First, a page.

Too many consumers sign up select a credit card offer by looking only at the credit limit and don’t give a second thought to whether they are getting the most out of their cards. There are a number of items you can do with minimal effort to significantly improve your financial situation when it comes to credit cards.
Here are the top five things we suggest you look for when selecting a credit card:
1. Look Out for Two-Cycle Billing
A little known trick many credit card companies practice is something referred to as two-cycle billing. With the standard one cycle billing, the interest you pay is based on your average balance for the month. Not so with two-cycle billing, where the interest you pay is based on your average balance for this month and the previous month. This makes it more difficult to get out of credit card debt because when you’re working towards paying off your card.
The interest you pay makes up a higher percentage of your balance because the calculation includes the higher balance you had the month before. Whether the issuer practices two-cycle billing is not something you will find in any of the promotions so it’s important to look for this in the terms and conditions before signing up.
2. Use That Price Protection Plan
Many credit cards offer added perks like road side assistance and extended warranties that rarely get used. One of these common perks is something referred to as price protection. With this the credit card issuers effectively offer you a 30, 60 or 90 day price match guarantee on anything you purchase with your credit card. This comes in handy with purchases like electronics that are known to have significant price drops within a short period of time. Find a card with this perk and use it!
3. Are Rewards Cards Really Rewarding?
Earning airline miles or cash back may sound like a great deal, but the reality can be quite different. Although many cards offer great deals like 5% cash back, this is often an intro offer and ultimately you’ll only get the same 1% cash back or equivalent rewards that most cards offer. If it causes you to spend more on you’re credit card it’s immediately not worth it.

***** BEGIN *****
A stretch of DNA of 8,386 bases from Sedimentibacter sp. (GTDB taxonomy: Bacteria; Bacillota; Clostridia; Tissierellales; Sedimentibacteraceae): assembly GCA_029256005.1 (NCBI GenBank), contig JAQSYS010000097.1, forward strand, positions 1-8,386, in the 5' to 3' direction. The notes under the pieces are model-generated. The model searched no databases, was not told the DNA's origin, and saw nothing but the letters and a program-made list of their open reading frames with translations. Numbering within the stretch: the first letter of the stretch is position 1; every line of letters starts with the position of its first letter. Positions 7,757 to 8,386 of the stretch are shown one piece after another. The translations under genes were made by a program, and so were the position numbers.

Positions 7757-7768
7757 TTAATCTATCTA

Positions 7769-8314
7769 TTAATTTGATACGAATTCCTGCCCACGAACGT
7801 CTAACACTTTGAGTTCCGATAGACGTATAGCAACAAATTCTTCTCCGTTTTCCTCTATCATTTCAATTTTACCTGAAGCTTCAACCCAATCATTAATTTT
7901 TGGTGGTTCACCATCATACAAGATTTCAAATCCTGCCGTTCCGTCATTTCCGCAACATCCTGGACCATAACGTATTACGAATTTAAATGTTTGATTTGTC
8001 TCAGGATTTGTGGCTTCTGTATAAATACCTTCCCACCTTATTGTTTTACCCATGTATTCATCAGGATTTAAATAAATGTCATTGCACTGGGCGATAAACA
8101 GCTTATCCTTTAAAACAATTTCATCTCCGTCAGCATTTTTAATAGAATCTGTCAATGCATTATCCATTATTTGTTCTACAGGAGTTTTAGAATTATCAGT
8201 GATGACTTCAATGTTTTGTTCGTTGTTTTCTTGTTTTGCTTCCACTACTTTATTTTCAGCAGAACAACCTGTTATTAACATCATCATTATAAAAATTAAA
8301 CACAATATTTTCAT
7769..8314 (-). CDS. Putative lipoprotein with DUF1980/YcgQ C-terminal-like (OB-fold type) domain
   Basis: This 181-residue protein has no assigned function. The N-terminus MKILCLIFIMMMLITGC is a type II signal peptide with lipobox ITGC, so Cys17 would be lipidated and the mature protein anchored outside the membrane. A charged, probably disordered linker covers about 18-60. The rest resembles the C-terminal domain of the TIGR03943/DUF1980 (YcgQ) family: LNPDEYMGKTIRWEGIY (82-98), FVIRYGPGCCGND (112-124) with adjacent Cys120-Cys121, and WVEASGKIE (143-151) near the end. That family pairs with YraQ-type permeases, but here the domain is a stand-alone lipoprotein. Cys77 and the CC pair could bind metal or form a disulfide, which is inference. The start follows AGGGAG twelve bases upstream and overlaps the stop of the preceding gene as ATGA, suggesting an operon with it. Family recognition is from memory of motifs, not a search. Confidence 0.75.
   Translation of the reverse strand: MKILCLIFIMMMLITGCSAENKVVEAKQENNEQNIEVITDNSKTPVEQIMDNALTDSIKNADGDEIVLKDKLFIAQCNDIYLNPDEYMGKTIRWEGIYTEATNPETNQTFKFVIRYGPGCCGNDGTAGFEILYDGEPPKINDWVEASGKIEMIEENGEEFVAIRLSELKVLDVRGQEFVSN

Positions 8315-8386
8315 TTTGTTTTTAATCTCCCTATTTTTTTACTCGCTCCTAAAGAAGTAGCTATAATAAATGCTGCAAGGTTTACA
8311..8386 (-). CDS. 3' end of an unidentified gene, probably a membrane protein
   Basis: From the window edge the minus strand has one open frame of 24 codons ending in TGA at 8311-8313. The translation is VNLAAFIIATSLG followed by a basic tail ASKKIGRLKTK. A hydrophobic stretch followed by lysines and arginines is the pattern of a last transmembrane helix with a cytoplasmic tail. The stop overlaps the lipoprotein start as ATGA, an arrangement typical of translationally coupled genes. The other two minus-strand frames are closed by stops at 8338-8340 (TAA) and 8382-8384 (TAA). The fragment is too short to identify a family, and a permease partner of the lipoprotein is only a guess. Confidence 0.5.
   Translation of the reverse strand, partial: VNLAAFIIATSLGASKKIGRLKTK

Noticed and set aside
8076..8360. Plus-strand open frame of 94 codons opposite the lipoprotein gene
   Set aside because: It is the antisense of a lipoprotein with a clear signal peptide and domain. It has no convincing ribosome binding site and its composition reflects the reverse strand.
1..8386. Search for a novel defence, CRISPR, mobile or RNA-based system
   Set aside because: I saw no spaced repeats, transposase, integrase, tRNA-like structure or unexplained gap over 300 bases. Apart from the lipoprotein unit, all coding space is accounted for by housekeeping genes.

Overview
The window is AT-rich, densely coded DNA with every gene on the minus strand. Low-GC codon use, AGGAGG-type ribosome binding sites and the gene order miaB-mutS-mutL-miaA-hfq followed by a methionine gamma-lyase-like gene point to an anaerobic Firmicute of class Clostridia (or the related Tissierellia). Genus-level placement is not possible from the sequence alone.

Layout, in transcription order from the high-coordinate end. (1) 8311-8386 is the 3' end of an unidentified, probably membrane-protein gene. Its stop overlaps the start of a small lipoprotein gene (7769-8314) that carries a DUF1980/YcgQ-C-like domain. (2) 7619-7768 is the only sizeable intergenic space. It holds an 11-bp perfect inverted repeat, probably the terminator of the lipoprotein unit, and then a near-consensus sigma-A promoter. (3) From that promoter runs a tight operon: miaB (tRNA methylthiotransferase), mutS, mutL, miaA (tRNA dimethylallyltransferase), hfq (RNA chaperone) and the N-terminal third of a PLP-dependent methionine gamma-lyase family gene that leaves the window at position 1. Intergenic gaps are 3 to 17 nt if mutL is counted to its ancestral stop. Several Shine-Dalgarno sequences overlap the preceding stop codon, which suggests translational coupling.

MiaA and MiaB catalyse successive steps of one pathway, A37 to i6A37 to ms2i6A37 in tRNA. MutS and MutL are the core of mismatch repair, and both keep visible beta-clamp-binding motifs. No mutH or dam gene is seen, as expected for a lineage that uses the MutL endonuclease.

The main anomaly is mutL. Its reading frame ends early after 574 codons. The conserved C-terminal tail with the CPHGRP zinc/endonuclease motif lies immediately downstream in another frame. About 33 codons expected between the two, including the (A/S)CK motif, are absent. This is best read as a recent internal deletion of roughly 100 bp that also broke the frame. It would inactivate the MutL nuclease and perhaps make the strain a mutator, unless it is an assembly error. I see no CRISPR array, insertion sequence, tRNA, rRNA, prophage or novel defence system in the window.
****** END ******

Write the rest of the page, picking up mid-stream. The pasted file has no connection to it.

However there is another factor many don’t consider. The interest rate on these credit cards in generally about 5-7% higher than their non-rewards equivalent. Unless you are certain that you will never carry a balance on the card, a rewards card is probably not worthwhile.
4. Transfer Your Balance
You may have heard when taking out a 30 year mortgage that the first 15 years of payments will only knock about 15% off the principal borrowed. The other 85% is paid in the final 15 years. This is because in the beginning nearly all of your payment is going towards interest and only a small sliver goes to paying down the principal. As you get it paid off it creates a snowball effect, which results in larger portions of the payment being applied towards the principal each month. The same is true for paying off credit card debt.
If you are serious about paying off your credit card debt a balance transfer credit card is one of the best options available. In general you should go with the balance transfer card that offers the longest 0% intro apr period. The long term rate is less important in this case.
The reason is the 12-15 months you have of paying 0% interest allows you to get a major jump on paying off the principal, creating the snowball effect. If you still have a balance at the end of the intro period you can look at refinancing again. Either way you’re going to come out ahead.
5. Shop Around
Would you sign up for any mortgage or car loan offer you receive in the mail because it said you were pre-approved? Then why would you sign up for a credit card this way? Choosing a credit card is a major financial decision. Rates and terms of credit cards vary greatly and you should always shop around before choosing a card. It doesn’t take long and there are dozens of websites that offer easy side by side comparisons.
Jw Corbett is the CIO of Credit Web which offers Student Credit Cards as well as offering an in-depth supply of credit related information.
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